Quoting a friendly consultant:

“The general perception is companies thinking, Oh, great, finally a level playing field,” Rossman says. “But other retailers are going to regret the day. Sales tax was one of the few things impeding Amazon from expanding. Now it’s like wherever Amazon wants to be, whatever Amazon wants to do, they are going to do it.”

As Peter Elkind and Doris Burke’s investigation earlier this year in Fortune showed, Amazon’s tax avoidance strategy was not marginal to the company, but part of its very DNA, from Bezos originally plotting to start Amazon on an Indian reservation to avoid collecting taxes forward.

It was gaming the tax system that was key to Amazon’s ability to launch its new same-day initiative. Manipulating the tax system does not mean you are a better retailer. That is not innovative. That is old school. It calls to mind what Ida Tarbell wrote about John D. Rockefeller’s Standard Oil in her memoir more than 30 years after her epic series on the monopoly:

I never had an animus against their size and wealth, never objected to their corporate form. I was willing that they should combine and grow as big and rich as they could, but only by legitimate means. But they had never played fair, and that ruined their greatness for me.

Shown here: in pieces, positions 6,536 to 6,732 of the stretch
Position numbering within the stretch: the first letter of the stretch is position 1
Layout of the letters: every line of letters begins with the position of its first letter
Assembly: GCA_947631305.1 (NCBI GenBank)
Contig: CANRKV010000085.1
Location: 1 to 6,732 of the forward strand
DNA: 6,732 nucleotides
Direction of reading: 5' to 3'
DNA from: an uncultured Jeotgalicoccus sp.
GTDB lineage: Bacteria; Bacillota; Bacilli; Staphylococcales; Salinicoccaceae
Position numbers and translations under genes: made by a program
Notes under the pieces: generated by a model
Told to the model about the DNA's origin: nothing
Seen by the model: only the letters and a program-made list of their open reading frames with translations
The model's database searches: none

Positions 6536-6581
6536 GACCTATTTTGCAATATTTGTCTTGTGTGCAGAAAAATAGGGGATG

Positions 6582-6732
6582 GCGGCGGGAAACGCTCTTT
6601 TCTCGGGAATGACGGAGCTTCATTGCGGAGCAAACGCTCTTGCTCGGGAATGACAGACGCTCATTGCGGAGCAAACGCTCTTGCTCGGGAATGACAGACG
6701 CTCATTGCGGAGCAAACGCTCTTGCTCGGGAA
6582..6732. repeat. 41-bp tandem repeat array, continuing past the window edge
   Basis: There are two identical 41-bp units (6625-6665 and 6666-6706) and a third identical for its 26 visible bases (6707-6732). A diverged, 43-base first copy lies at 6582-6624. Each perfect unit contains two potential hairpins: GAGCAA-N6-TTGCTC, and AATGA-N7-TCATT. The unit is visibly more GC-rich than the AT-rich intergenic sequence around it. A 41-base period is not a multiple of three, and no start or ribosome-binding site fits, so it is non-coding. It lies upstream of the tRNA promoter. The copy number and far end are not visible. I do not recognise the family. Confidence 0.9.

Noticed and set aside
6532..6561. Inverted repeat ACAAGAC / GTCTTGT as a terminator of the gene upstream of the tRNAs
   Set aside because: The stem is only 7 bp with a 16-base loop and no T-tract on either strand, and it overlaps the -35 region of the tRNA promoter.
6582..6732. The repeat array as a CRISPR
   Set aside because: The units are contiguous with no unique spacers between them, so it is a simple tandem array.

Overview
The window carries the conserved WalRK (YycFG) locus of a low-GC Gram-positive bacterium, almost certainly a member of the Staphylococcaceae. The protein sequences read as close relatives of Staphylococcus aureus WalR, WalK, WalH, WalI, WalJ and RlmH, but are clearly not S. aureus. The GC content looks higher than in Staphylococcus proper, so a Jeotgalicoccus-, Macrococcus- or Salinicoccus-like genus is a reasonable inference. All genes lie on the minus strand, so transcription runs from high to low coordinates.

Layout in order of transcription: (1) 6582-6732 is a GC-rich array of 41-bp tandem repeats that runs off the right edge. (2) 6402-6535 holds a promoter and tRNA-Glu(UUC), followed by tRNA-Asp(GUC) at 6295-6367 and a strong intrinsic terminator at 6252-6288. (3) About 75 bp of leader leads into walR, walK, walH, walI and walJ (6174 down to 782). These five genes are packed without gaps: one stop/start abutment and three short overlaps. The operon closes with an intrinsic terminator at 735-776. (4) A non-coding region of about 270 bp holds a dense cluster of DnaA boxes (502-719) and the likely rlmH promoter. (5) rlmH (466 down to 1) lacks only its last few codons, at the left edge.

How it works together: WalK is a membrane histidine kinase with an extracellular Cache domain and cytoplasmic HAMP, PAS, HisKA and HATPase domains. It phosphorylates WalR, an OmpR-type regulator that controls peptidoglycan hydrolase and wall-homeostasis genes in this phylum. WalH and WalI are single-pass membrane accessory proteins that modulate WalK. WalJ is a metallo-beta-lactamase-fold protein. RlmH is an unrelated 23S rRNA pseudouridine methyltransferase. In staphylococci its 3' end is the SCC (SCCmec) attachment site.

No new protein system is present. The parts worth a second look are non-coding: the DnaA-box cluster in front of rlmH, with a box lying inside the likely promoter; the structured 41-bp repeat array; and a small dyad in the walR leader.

But all that aside, there’s no inkling whatever that there might be some downside to Amazon’s march to victory, no sense of misgiving along the lines of this bit from Whoriskey’s story:

“To this day, whenever I walk into a bookstore I like, I hang my head in secret shame,” said one of the earliest employees, who for personal reasons asked that his name not be used.

And I wonder, even if Amazon is successful, whether the “entire retail experience” is really so very important in the scheme of things as Fast Company makes it out to be.

Still, whatever qualms you might have about this story, it does at least have the merit of providing, if inadvertently, any number of excellent reasons why it would be better to have someone other than Jeff Bezos owning the most important newspaper in the nation’s capital.

Since the topic here is journalism reinforcing elite power, it’s worth flagging that properly criticized (item 3) New York Times profile of Katharine Weymouth. As Ryan Chittum soberly points out, Weymouth is part of the team that shares no small responsibility for a paper with real potential to survive the digital onslaught instead staggering blindly for years before collapsing into the arms of Rockefeller Bezos.

Let’ s just call it “Exhibit B,” and leave it at that.


Dean Starkman Dean Starkman runs The Audit, CJR's business section, and is the author of The Watchdog That Didn't Bark: The Financial Crisis and the Disappearance of Investigative Journalism (Columbia University Press, January 2014).

Follow Dean on Twitter: @deanstarkman.